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How To Lose Friends And Alienate People

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How To Lose Friends And Alienate People
Director: Robert Weide
Screenwriters: Peter Straughn
Starring: Simon Pegg, Kirsten Dunst, Jeff Bridges, Megan Fox, Gillian Anderson, Danny Huston
Running Time: 110 mins
Certificate: 15

When making a comedy about the most obnoxious man on the planet, and you don't want to lose box office and alienate people, then it's always a good idea to cast someone inherently likeable. Simon Pegg certainly ticks that box, having used self-effacing humour to win us over in cheeky Brit-coms like Shaun Of The Dead, Hot Fuzz and Run, Fat Boy, Run. This time he plays an arrogant journo non-grata, inspired by the same-titled memoirs of Toby Young, but even in this off-putting guise, his willingness to look very, very silly is totally endearing.

Names have been changed, we’re told, 'to protect the innocent and not-so innocent'. Hence, Toby Young becomes Sidney Young (Pegg), a showbiz hack who embarks on a hunt for glory by cheerfully slating A-List stars in his too-cool Post-Modern Review magazine. He isn’t just looking for scoops though. In an ironic twist to his psychological makeup, Young regularly crashes red carpet events merely to bask in the reflected glow of the rich and famous. In one titter-worthy scene, he jumps the velvet rope posing as a minder for Babe the Pig. Apparently, the pig is an impostor too, but at least he has an excuse: he's a pig. Young only acts like one.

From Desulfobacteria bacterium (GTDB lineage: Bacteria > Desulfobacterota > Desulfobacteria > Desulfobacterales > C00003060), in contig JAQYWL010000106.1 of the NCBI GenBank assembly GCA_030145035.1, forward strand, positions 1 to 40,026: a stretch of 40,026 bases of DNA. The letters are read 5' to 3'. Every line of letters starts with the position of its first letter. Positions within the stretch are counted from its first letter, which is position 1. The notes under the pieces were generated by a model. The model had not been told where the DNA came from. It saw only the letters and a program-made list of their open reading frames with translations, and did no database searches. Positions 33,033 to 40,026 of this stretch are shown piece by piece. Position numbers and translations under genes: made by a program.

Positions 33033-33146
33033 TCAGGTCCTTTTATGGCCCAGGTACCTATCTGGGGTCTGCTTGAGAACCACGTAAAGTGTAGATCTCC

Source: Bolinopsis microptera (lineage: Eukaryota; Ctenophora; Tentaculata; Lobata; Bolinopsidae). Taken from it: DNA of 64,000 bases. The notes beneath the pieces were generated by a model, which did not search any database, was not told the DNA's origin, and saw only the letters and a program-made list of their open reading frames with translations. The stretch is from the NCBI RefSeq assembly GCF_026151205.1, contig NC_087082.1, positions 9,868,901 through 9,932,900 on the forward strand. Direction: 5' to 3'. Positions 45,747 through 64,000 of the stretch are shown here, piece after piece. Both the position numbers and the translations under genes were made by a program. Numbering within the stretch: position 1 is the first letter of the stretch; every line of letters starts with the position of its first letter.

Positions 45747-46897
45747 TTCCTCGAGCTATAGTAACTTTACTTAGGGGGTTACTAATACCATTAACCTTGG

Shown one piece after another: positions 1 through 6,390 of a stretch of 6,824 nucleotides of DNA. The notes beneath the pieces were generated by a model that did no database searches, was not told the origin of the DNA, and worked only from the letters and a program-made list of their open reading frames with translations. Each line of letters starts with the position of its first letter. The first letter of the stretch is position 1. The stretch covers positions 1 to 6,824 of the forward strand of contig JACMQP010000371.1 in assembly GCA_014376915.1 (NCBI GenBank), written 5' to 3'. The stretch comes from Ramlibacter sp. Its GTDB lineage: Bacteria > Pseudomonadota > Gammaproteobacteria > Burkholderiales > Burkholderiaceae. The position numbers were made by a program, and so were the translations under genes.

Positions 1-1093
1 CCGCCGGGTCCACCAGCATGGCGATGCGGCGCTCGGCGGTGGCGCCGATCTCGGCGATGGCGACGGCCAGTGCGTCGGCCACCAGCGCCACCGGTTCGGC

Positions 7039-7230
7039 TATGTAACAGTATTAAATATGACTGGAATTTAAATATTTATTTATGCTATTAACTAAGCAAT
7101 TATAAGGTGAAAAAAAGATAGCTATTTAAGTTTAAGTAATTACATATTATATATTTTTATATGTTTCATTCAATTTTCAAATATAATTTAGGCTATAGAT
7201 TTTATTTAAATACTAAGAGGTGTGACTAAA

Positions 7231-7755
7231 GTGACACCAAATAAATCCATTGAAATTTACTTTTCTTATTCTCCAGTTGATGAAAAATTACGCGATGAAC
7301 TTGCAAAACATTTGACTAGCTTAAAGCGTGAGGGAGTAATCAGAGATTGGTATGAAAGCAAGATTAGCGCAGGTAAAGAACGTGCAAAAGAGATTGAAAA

Inevitably, Young's outrageous antics make him a notorious hate figure among the London elite and even more so for their cosseting PR people. So when he gets head-hunted by Clayton Harding, editor of Sharps - a New York glossy based on Vanity Fair - he doesn't think twice before jumping on a plane. Harding may barely crack a smile (the brilliant Jeff Bridges playing it like 'The Dude' on downers), but he does see the funny side of Young's scathing reportage. He is one of the few as it turns out. Everyone else on the magazine is a showbiz schmoozer, bowing to the whims of self-important celebs and their PR gurus to land their cover story. That realisation alone is enough to make Young suddenly look like the nicest guy at the buffet table.

When he coughs up his half-chewed lunch on the Daz-white designer coat of the boss's daughter, or inadvertently kills the pet pooch of Hollywood's hottest starlet (Megan Fox), it isn't only funny but guiltily satisfying too. It's the kind of devilish comedy that brings the beast out in all of us. And there are more cunning moments as well. Director Robert Weide has a deft touch with subtle, social faux pas, having worked for years on landmark sitcom Curb Your Enthusiasm (and proving it's not just a British hang-up). A classic scene in the office corridor sees Young attempt a kindly gesture by pretending not to notice when the boss's daughter tumbles off her high heels. It is priceless. But it does also exemplify how the broad comic set-ups generally overshadow that more sophisticated, between-the-lines humour.

Another of the more flagrant Hollywood touches is a burgeoning romance between Young and a staff writer played by Kirsten Dunst. It lends the story shape, whereas the book was a collection of episodes, but it also feels like a rather too obvious way of softening the ragged edges of Young's personality. In fact, Pegg's performance and the quality of Peter Straughn's writing are strong enough that it isn't necessary. Thankfully, any soppiness is avoided and there are other poisonously zingy turns to relish, like Gillian Anderson as a humourless publicist and Danny Huston playing a sleazy section editor. Altogether it's a rib-tickling riot of brown-nosing and backstabbing which, despite the title, will leave you with a happy glow.

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